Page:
Description/subject: Abstract: "Sea surface temperature (SST) records are subject to potential biases due to changing instrumentation and measurement practices. Significant differences exist between commonly used composite SST reconstructions from the National Oceanic and Atmospheric Administration’s Extended Reconstruction Sea Surface Temperature (ERSST), the Hadley Centre SST data set (HadSST3), and the Japanese Meteorological Agency’s Centennial Observation-Based Estimates of SSTs (COBE-SST) from 2003 to the present. The update from ERSST version 3b to version 4 resulted in an increase in the operational SST trend estimate during the last 19 years from 0.07° to 0.12°C per decade, indicating a higher rate of warming in recent years. We show that ERSST version 4 trends generally agree with largely independent, near-global, and instrumentally homogeneous SST measurements from floating buoys, Argo floats, and radiometer-based satellite measurements that have been developed and deployed during the past two decades. We find a large cooling bias in ERSST version 3b and smaller but significant cooling biases in HadSST3 and COBE-SST from 2003 to the present, with respect to most series examined. These results suggest that reported rates of SST warming in recent years have been underestimated in these three data sets." Keywords: sea surface temperature, Climate change, homogeneity
Author/creator: Zeke Hausfather, Kevin Cowtan, David C. Clarke, Peter Jacobs, Mark Richardson and Robert Rohde
Language: English
Source/publisher: AAAS (Science Advances Vol. 3, no. 1, e1601207)
Format/size: html
Date of entry/update: 03 November 2018


Title: Greenhouse Gas Emissions from Reservoir Water Surfaces: A New Global Synthesis
Date of publication: 05 October 2016
Description/subject: "Collectively, reservoirs created by dams are thought to be an important source of greenhouse gases (GHGs) to the atmosphere. So far, efforts to quantify, model, and manage these emissions have been limited by data availability and inconsistencies in methodological approach. Here, we synthesize reservoir CH4, CO2, and N2O emission data with three main objectives: (1) to generate a global estimate of GHG emissions from reservoirs, (2) to identify the best predictors of these emissions, and (3) to consider the effect of methodology on emission estimates. We estimate that GHG emissions from reservoir water surfaces account for 0.8 (0.5–1.2) Pg CO2 equivalents per year, with the majority of this forcing due to CH4. We then discuss the potential for several alternative pathways such as dam degassing and downstream emissions to contribute significantly to overall emissions. Although prior studies have linked reservoir GHG emissions to reservoir age and latitude, we find that factors related to reservoir productivity are better predictors of emission."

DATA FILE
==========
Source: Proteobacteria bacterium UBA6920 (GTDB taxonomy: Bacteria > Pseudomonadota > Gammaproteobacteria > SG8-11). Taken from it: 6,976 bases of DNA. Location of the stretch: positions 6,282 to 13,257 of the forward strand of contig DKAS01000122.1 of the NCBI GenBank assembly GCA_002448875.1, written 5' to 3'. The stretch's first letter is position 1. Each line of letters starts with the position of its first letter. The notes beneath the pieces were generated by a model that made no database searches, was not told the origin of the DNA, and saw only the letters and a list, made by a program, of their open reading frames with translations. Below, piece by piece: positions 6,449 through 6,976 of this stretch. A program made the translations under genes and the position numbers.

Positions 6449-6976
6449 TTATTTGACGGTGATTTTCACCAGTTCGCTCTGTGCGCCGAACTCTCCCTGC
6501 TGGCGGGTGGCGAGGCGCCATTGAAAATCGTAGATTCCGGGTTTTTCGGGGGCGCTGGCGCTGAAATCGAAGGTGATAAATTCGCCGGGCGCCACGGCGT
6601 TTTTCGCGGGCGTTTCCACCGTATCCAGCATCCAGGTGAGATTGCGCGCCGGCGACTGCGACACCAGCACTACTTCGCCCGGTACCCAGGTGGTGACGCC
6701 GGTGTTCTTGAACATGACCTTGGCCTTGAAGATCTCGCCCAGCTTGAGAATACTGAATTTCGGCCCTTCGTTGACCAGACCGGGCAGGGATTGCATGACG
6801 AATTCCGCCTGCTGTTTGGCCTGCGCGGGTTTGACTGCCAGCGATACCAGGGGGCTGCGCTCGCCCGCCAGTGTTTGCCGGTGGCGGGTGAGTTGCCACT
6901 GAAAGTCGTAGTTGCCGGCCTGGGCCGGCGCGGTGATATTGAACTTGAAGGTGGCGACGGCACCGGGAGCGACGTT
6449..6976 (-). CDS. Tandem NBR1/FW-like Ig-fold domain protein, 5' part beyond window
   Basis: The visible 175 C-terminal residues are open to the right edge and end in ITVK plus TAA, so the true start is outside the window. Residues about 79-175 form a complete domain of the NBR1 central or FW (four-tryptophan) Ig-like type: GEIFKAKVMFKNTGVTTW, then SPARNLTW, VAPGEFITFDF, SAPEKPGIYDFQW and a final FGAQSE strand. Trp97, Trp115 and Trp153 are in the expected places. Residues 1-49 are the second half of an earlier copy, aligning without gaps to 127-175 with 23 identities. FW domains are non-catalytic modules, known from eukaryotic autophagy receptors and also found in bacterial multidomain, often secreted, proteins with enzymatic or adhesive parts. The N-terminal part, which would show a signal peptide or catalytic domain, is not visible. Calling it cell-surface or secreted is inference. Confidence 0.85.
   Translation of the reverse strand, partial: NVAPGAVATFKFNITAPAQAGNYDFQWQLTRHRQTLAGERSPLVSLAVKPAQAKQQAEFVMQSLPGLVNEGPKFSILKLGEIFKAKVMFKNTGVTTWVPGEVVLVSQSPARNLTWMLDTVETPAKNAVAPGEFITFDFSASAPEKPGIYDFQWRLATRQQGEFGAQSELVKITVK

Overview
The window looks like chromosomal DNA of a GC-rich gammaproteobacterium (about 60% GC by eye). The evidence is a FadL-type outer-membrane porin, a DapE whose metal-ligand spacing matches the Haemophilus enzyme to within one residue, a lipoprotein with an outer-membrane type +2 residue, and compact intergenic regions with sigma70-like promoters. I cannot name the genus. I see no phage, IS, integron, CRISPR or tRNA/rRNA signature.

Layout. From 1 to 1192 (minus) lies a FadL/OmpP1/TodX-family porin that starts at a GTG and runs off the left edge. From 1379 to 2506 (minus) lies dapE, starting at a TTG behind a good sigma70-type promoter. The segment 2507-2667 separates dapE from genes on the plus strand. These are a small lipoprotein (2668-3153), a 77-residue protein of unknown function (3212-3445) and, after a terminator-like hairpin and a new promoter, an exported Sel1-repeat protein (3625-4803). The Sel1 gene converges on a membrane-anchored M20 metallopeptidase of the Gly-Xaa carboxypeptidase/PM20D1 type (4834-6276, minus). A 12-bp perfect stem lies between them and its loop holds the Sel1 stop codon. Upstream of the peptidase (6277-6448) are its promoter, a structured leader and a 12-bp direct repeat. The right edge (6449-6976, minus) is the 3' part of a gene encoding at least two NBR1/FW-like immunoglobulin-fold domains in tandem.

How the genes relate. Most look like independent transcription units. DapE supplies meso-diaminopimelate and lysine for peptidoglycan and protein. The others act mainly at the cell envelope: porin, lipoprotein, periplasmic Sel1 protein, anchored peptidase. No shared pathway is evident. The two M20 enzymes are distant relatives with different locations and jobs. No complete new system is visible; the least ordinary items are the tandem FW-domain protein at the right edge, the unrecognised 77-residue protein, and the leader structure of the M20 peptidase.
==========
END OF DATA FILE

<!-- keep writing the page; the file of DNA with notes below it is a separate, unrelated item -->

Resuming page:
Author/creator: Bridget R. Deemer, John A. Harrison, Siyue Li, Jake J. Beaulieu, Tonya DelSontro, Nathan Barros, José F. Bezerra-Neto, Stephen M. Powers, Marco A. dos Santos, J. Arie Vonk
Language: English
Source/publisher: BioScience (2016) 66 (11): 949-964.
Format/size: html
Alternate URLs: https://doi.org/10.1093/biosci/biw117
Date of entry/update: 26 April 2017


Title: The Scientific Case for Urgent Action to Limit Climate Change
Date of publication: 11 March 2013
Description/subject: (Visit: http://www.uctv.tv/) Distinguished Professor Emeritus Richard Somerville, a world-renowned climate scientist and author of "The Forgiving Air: Understanding Environmental Change," discusses the scientific case for urgent action to limit climate change. Series: "Perspectives on Ocean Science" [5/2013] [Science] [Show ID: 24910]
Author/creator: Richard Somerville
Language: English
Source/publisher: University of California Television (UCTV)
Format/size: Adobe Flsh or html
Date of entry/update: 25 August 2018


Title: Sea Level Rise, Migration, Security and War (video)
Date of publication: 12 February 2012
Description/subject: Cornell University - 2017 Climate Change Seminar by (Development Sociology). Recorded at Cornell University - February 12, 2018, part of Perspectives on the Climate Change Challenge seminar series.
Author/creator: Prof. Charles Geisler
Language: English
Source/publisher: Cornell University via Climate State
Format/size: Adobe Flash or html5
Date of entry/update: 03 May 2018